A view of Detroit Tigers game during Game 3 of the ALCS. (Credit: Chris Zadorozny / MJ)
A view of Detroit Tigers game during Game 3 of the ALCS. (Credit: Chris Zadorozny / MJ)

By RICKY LINDSAY, Staff Reporter

After advancing to their second consecutive American League Championship Series, the Detroit Tigers prepared to take on the New York Yankees, the American League’s best team in the regular season. With the Yankees’ 2012 postseason struggles, the Tigers became the favorite to win the series.

The ALCS started in the Bronx, as Tigers starter Doug Fister took on Andy Pettitte and the Yankees in Game 1 of the series. Fister dominated the struggling Yankees lineup, throwing six and a third scoreless innings with five strikeouts. Pettitte went six and two-thirds innings, allowing two runs with five strikeouts.

Game 1 went to extra innings, after Tigers closer Jose Valverde continued his postseason struggles, blowing the save situation after allowing four, ninth inning runs. Delmon Young hit the go-ahead RBI in the twelfth inning, and the Tigers won 6-4 to take a 1-0 lead in the ALCS.

In Game 2, Tigers starter Anibal Sanchez was locked in a pitching duel against Hiroki Kuroda. Kuroda pitched well, throwing seven and two-thirds innings while allowing three runs and striking out 11. He also threw five perfect innings before giving up a single to Peralta in the top of the sixth inning.

Sanchez dominated the Yankees’ lineup, throwing seven scoreless innings, striking out seven, and allowing only three hits. With his performance in Game 2, Sanchez became the fifth pitcher in Tigers history to thrown seven or more innings while allowing only three or fewer hits in a postseason game.

Third baseman Miguel Cabrera went 2-4 with an RBI. Cabrera and Sanchez helped lead the Tigers to a 3-0 shutout victory in Game 2, giving the Tigers a commanding 2-0 series lead with the team heading back to Detroit.

Tigers ace Justin Verlander took the mound in Game 3 opposite Phil Hughes. Verlander pitched strong, going eight and a third innings while allowing one run, a solo homer in the ninth to Eduardo Nunez.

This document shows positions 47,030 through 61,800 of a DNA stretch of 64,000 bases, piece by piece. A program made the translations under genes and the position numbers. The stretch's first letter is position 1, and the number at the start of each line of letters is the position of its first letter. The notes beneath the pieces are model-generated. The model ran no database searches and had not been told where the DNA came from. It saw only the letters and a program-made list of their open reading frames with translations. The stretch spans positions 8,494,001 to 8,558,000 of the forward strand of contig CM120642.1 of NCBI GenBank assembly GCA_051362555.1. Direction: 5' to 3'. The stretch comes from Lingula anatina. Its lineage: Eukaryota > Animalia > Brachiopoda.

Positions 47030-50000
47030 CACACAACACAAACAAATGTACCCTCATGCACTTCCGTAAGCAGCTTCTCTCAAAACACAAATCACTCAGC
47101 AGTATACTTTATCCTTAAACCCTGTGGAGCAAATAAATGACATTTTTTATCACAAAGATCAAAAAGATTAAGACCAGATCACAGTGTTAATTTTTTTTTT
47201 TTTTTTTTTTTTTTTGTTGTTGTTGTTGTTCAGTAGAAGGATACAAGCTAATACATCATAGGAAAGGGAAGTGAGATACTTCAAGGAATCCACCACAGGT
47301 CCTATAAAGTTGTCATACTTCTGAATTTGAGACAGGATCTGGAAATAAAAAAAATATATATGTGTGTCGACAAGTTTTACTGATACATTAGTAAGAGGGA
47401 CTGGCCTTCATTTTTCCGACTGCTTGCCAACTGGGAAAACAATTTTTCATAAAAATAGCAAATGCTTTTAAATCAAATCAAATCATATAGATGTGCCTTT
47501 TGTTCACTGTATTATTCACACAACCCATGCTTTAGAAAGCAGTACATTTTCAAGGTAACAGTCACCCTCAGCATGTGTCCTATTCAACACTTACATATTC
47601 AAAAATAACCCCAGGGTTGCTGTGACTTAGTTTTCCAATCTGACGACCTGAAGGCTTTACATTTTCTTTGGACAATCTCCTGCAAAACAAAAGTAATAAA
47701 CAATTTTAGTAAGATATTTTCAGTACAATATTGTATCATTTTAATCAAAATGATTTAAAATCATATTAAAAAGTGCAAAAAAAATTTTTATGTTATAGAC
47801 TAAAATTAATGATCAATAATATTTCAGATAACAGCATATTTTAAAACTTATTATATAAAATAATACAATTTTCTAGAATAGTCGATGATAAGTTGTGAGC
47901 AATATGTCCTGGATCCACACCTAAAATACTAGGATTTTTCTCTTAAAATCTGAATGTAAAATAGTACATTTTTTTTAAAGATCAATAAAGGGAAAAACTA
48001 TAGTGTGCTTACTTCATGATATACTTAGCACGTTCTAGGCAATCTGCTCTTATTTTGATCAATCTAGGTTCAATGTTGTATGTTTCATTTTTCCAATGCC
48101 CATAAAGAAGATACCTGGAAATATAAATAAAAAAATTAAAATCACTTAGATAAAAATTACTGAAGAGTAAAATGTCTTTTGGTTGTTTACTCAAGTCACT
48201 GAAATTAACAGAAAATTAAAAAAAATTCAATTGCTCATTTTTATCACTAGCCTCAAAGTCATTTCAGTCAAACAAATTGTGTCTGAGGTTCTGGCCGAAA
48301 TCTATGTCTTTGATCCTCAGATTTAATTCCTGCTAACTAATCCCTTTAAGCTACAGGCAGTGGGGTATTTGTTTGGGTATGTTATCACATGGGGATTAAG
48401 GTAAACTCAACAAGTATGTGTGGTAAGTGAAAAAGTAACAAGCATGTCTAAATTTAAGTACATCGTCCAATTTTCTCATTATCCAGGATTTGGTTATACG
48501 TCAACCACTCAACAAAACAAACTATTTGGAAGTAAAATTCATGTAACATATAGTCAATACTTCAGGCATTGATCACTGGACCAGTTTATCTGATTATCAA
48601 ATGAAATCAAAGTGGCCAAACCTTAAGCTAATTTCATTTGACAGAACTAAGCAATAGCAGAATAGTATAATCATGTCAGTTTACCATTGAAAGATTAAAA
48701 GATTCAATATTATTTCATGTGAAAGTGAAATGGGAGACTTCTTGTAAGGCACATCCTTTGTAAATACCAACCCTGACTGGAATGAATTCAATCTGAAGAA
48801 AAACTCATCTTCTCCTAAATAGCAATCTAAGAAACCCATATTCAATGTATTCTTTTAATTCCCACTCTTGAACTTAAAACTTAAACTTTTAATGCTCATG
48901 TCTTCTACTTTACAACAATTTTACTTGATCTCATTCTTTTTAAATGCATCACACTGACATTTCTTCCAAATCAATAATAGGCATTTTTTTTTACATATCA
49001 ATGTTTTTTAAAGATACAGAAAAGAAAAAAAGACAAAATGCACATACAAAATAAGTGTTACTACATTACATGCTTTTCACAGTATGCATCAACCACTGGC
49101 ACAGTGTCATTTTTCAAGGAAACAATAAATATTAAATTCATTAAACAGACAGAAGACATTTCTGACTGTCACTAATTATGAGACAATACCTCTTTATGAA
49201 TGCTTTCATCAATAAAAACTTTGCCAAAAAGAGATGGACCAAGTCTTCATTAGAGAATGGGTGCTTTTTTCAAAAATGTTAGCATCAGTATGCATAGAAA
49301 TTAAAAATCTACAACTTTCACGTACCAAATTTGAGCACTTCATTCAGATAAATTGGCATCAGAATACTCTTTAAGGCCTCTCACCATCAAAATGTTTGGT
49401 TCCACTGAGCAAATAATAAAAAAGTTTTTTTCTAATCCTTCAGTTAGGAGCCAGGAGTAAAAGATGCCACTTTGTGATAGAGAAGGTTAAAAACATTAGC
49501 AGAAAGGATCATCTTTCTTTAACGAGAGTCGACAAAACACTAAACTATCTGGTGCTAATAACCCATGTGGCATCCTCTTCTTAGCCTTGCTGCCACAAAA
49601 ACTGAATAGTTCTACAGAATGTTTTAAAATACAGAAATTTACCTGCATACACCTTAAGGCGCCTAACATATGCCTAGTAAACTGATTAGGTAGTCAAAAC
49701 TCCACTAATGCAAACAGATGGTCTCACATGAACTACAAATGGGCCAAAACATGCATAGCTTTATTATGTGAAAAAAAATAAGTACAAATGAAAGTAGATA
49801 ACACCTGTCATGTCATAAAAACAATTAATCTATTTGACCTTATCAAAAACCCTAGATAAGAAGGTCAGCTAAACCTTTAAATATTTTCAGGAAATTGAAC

Hughes lasted only three innings due to a stiff back. He allowed one run, a solo home run to Young, before exiting the game.

Phil Coke, the converted closer for the time being, got the last two outs of the game, earning his second save of the playoffs. The Tigers won Game 3, 2-1, and a sweep of the Yankees loomed in the distance.

The champagne was kept on ice for another night, after Game 4 was pushed back to Thursday due to a rainout. Max Scherzer and CC Sabathia were able to start after being scheduled to go Wednesday night.

Scherzer was dominant, throwing five and two-thirds innings, while racking up ten strikeouts and allowing only one run. Sabathia struggled, going three and two-thirds innings, allowing six runs (five earned).

Thursday was all about the long-ball for Tigers hitters. Cabrera and Austin Jackson homered once, while Jhonny Peralta homered twice.

Phil Coke didn’t get the save, but ended the game by throwing two, perfect innings, giving the Tigers an 8-1 win to sweep the Yankees. With the win, the Detroit Tigers became the first team in 32 years to sweep the Yankees in a postseason series.

Delmon Young, the player who nearly lost his job in April, was named the ALCS MVP, after going 6-17 with two home runs and six RBI. Young also had the winning RBI in each game of the series.

What was once known as the Tigers weakness has now become their strength, as their starting pitchers dominated Yankees hitters with a 0.66 series ERA.

The Tigers continue to wait to see who their opponent will be in the World Series. The San Francisco Giants and St. Louis Cardinals are tied in the NLCS, with a winner take all Game 7 last night. If the Cardinals advance, it’d be their second consecutive World Series appearance, as well as a rematch of the 2006 World Series.